For Shantui, a manufacturer valued at USD 2bn, European business began in 2005 but the European market is small. For North America, rental is a focus. Most exports are going to the BRI countries and it prioritises these, especially Russia (which is picked out by a number of the companies as a key focus). Although a assistant general manager Jimmy Cheng says that the world economy can be a limiting factor on export strength. The company says it is not in a hurry and will establish a reputation through the BRI, using them as “strategy countries” to build trust before trying to properly crack the Western markets. It is also developing an electric range with intelligent controls.

Zoomlion sends 80% of its exports to the BRI, but its 20 factories are at production capacity and the backlog is growing. It launched a new series of excavators with new cabins and a new colour scheme, but Tunnels and Tunnelling picked up on a research project to produce an aerial work platform suitable for underground environments (i.e., with anti-explosion technology). The project will be complete in two years according to aerial work platform business development manager He Yu Ming.

On this point, readers may be interested to see the letter from Donald Lamont of Hyperbaric & Tunnel Safety. In it he raises the importance of plant being developed to be appropriate for underground use, an issue which is regularly overlooked.

Underground excavation

A few of the manufacturers that spoke with Tunnels and Tunnelling have begun to enter the underground excavation market, although this is relatively recent. Creg TBMs notably coming out of the purchase of Wirth TBM and shaft boring technology from Aker Wirth a few years ago, but now joined by Sunward, XCMG and CRCHI.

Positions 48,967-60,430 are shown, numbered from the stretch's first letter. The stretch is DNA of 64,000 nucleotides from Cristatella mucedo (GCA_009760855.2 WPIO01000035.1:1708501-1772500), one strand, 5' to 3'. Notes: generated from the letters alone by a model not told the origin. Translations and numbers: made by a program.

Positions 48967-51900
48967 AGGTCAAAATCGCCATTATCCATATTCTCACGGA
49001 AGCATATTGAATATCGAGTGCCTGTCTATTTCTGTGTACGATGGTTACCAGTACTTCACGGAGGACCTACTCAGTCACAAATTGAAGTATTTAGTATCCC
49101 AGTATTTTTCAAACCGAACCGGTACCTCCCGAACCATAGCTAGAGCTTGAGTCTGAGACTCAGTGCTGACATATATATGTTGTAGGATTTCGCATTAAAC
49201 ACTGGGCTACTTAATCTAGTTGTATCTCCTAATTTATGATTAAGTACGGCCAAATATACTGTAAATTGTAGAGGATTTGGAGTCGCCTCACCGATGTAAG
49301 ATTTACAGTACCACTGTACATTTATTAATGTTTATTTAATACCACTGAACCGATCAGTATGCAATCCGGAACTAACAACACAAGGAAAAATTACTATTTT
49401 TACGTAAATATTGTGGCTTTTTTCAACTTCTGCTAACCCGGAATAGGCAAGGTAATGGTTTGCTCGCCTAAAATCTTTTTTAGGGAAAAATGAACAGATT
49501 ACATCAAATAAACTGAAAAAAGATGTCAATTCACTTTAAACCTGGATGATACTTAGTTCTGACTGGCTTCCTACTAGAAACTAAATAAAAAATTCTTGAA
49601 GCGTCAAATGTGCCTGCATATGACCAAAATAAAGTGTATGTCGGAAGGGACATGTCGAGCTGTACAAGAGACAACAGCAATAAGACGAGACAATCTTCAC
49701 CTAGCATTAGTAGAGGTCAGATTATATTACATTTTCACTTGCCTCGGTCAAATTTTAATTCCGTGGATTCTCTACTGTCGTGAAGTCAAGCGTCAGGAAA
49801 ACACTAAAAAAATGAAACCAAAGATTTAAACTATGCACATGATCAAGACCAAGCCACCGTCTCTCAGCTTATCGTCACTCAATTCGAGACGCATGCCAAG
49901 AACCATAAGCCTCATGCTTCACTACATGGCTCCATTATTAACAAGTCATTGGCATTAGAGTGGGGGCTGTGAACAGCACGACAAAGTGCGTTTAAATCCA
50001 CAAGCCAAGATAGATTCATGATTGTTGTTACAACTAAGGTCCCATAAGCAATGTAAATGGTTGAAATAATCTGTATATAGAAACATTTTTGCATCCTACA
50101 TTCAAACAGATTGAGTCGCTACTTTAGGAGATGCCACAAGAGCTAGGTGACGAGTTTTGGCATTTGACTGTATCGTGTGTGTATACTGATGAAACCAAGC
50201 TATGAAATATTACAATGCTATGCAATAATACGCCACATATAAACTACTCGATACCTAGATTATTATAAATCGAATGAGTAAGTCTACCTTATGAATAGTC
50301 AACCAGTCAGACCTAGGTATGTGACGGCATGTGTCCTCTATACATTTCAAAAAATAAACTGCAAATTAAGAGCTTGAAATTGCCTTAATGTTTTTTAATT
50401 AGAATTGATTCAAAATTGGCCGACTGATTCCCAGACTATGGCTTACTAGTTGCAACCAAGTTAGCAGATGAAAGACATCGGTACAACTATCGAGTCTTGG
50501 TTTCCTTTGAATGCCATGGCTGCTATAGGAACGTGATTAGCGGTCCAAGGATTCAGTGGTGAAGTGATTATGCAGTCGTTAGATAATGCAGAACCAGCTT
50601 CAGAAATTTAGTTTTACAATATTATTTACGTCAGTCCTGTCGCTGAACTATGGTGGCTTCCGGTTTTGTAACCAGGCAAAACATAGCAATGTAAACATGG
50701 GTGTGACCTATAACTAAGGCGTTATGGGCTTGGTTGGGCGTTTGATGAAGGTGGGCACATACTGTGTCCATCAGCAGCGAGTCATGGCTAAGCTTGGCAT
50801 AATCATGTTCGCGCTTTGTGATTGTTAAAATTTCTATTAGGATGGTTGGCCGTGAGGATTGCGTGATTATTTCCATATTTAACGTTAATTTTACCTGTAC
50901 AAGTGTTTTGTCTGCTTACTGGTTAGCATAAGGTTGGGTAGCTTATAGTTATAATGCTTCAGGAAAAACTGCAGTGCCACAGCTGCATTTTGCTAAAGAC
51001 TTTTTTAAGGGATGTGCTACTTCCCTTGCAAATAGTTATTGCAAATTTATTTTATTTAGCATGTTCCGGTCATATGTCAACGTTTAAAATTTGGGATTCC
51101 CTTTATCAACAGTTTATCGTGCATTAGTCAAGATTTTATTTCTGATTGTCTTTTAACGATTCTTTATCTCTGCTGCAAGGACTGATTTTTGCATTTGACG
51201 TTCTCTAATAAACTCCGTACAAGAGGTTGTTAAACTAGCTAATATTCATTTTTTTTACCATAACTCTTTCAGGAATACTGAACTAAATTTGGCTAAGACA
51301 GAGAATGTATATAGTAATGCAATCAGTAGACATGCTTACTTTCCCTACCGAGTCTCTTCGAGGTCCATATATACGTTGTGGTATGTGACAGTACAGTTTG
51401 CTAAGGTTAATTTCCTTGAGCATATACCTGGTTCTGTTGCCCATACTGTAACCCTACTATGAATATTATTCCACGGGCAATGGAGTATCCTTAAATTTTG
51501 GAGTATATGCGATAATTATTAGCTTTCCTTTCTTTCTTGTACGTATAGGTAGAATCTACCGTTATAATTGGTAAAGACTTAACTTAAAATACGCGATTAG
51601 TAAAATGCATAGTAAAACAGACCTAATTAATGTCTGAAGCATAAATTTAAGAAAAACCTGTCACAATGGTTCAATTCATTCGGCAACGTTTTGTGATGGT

Sunward, a company that specialises in mini/compact excavators and piling rigs (as well as small aircraft) launched into the TBM market three years ago with China Railways. It produced eight TBMs in 2019 at the time of Tunnels and Tunnelling’s visit in May, but has produced up to 20 in previous years. These are typically in the 7-8m diameter range (for Chinese metros).

Domestic demand outstrips supply at the moment – Sunward’s hometown of Changsha has three metro lines under construction – and so the company’s exports only account for 15% of revenue. Tunnelling equipment accounts for about 5% of its revenue, despite an order backlog of 20 TBMs.

Sunward managing director Avery King says “Piling rigs and excavators will keep growing and I think are the future for the company. We’ve seen 75% average growth for the last four years. We have around 200 piling rigs in Europe and 3,000 in China, but I would like to see us begin to sell the larger units to Europe from this year onwards.

“For me, the Latin American market is more the future than Africa, but we are not pushing too hard there at the moment. We need a distributor and service centre. We have been adapting to Europe, looking at service expectations and aftersales and so on – you have to build a good reputation relationship to work well with Europeans. The key components of equipment are usually the same, or at least similar, so service is the differentiator.”

On the subject of adapting to European ways, King adds that there is a growing need for automation on the manufacturing side of things, as he expects China will soon follow the West and become see higher labour costs.

CRCHI is another company set to become a major player in the TBM market, having recently launched 20 new models of TBM. But at CICEE it launched its first ‘boring-cleaving jumbo’ into its Super Underground Engineering Equipment range. The rig uses two booms to drill and split rock, before performing bolting and other support operations. The idea is that it reliably churns out 1m advances per cycle in situations where blasting is not appropriate, for example under an urban development. It operates primarily in hard rock. CRCHI said it felt that this piece of kit filled a niche that was poorly served until now.

Domestic demand still holds much of the attention of the companies that Tunnels and Tunnelling spoke to, and that will likely hold true for the next couple of years, but as more than one company said at the event when asked about a five-year plan: “who can really see so far ahead?”